2022 News

October 28, 2022


Tenno Sho (Autumn) (G1) - Comments from runners' connections

Ablaze (mare, 5)

Yuki Iwasaki, assistant trainer
“It was a strong lineup in the Fuchu Himba Stakes and it was a pretty brisk pace. She tried hard to the end, and it shows that if she doesn’t meet with too much trouble under way, she can do pretty well. She came out of the race fairly well and she’s looking good. She was back in work on the Thursday of the week following her race. Though she’ll run here with one full week in between races, I don’t think there are any worries. She is competing against first-class males this time, so it’s quite a step up from her last race. I think she’ll be able to handle 2,000 meters and, with the turn soon after the gate, gate position is going to make a big difference. Too far out and she’ll have to cover more ground, but too far in and there’s the danger of traffic problems.”


Babbitt (horse, 5)

Tamio Hamada, trainer
“In the Sankei Sho All Comers, he was able to gain ground once they turned into the stretch, but he ran out of gas in the end. He tried hard though. His weight was up, but that was because he has grown. Also, since he was racing for the first time in quite a while, I’d been worried he was going to get worked up. But, everything was fine in the preparade ring and the prerace warmup. He worked up the hill course on Oct. 19. My instructions were to push him to some extent. Since the woodchips had just been changed and it was hard getting a foothold, but he ran well. His previous race has brought out his lightness of foot. He is calm, but on his toes. And the jockey (Norihiro Yokoyama) was happy with him and said that he’s really improved a lot. He will have no problem with racing to the left. There are others whose racing styles are the same, but I’ll leave that up to the jockey.”


Cadenas (horse, 8)

Masaaki Shibata, assistant trainer
“In the Kokura Kinen, he raced from the rear and moved up bit by bit, just like in the race before that. He showed a good turn of foot over the last furlong. Even though he’s 8 years old, he’s very even-keeled, runs nicely and steadily. He went to the farm after that to refresh a bit, and things have gone smoothly since returning. He had a brisk workout up the hill course last week. His footwork was good and he was full of pep. At his age, there are no big changes and he is in really good shape. This will be his fifth Tenno Sho (Autumn) and he’s given it his all each time. He always runs well to the end, so if he can run his race this time too, I’m looking forward to seeing how close to the top he can get.”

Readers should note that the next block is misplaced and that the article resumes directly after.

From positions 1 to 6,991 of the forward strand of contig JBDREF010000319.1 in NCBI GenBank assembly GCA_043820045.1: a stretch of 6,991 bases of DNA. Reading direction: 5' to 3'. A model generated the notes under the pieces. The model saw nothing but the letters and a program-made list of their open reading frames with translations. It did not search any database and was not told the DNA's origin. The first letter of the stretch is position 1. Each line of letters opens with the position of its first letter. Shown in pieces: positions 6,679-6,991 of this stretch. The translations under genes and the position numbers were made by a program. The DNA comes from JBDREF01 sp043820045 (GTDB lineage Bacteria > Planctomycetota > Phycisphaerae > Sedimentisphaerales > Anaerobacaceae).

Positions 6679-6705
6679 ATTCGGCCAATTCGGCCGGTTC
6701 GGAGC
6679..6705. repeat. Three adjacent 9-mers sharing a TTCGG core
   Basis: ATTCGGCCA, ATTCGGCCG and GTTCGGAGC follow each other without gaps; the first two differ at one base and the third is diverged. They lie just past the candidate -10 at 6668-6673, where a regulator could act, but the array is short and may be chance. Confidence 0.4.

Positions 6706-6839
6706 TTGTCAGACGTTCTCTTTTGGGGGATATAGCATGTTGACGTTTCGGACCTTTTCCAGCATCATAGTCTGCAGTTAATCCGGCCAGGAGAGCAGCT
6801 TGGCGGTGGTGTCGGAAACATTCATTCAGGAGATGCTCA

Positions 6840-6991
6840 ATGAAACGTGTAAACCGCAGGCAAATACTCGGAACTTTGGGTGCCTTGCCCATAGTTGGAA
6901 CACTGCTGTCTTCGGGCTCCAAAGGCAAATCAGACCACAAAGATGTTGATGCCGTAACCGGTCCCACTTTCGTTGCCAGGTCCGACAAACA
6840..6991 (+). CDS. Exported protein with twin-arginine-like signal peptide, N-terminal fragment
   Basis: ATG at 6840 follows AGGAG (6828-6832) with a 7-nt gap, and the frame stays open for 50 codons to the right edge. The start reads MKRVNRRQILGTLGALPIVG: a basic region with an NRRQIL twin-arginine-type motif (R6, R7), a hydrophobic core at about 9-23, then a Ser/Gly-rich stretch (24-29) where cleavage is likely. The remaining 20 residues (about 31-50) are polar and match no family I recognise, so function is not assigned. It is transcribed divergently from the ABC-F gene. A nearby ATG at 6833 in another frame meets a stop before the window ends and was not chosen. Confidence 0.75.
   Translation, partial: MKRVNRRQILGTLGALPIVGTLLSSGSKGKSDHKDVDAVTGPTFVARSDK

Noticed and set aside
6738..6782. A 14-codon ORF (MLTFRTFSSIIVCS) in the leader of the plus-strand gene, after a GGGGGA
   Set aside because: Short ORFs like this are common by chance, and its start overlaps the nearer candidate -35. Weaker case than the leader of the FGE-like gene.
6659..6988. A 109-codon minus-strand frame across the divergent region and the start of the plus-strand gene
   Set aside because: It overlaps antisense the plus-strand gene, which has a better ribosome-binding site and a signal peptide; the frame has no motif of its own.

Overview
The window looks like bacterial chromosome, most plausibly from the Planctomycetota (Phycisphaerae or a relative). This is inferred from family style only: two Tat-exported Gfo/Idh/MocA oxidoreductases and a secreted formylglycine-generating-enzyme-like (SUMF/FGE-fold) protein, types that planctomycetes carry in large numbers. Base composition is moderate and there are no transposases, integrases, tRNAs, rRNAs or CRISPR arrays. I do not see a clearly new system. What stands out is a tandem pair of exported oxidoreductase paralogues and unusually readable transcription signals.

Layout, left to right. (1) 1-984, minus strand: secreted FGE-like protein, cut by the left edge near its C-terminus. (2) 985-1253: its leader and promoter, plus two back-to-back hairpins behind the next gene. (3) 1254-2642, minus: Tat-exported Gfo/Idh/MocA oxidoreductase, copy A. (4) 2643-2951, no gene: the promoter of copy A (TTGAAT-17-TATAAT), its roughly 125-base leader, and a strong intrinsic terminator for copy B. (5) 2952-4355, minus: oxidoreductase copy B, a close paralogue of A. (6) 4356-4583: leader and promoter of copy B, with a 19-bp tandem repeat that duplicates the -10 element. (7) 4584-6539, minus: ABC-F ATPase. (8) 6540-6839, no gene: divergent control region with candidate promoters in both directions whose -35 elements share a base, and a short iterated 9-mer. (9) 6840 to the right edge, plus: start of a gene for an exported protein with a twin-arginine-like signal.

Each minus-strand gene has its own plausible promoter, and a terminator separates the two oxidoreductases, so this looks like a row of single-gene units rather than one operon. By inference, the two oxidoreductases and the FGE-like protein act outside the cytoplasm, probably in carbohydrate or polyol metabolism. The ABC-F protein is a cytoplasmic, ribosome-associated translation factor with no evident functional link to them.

Kyodo News Hai (Tokinominoru Kinen) (G3)
Danon Beluga

Danon Beluga (colt, 3)

Noriyuki Hori, trainer
“The Classic races were difficult for this horse in the spring and, he didn’t have the kind of growth he needed until the summer. He is now refreshed and prepared to best suit this race. In last week’s work on the flat woodchip course, I had him go into the stretch at top speed. Over the last furlong, he started to lose concentration so the rider gave him a whack and he ran solidly even past the finish. He weighed 504kg after that workout. I was worried he wouldn’t have enough earnings to make it to the gate, but now, he’s up to snuff and will race over a course that’ll bring out his ability. Though he hasn’t changed that much from the spring, his weak point, his right hind, has not worsened and his hocks don’t swell. He is also using his front legs better. His final workout was Thursday and his breathing was good. He is in good shape both mentally and physically. This is the best venue for him but the lineup is strong. I am going in as a challenger with great respect for the competition.”


Equinox (colt, 3)

Tetsuya Kimura, trainer
“Since he still wasn’t that strong in the spring and not strong enough to take on the Kikuka Sho either, I proposed a 2,000-meter race and aimed him for here. He returned from the farm 40 days before race day. Though he isn’t dramatically bigger than he’d been in the spring, he has grown somewhat, is taller and his frame bigger. He has been training regularly and, always giving it his best same as always. Last week, jockey Christophe Lemaire rode fast work and told me all was well. This Wednesday, he breezed with two others on the woodchip flat course, and again, all looked good. His footwork was excellent. The distance shouldn’t be a problem. We will keep preparing him to bring out his best on raceday.”

Satsuki Sho (Japanese 2000 Guineas) (G1)

Geoglyph (colt, 3)

Yuichi Fukunaga, jockey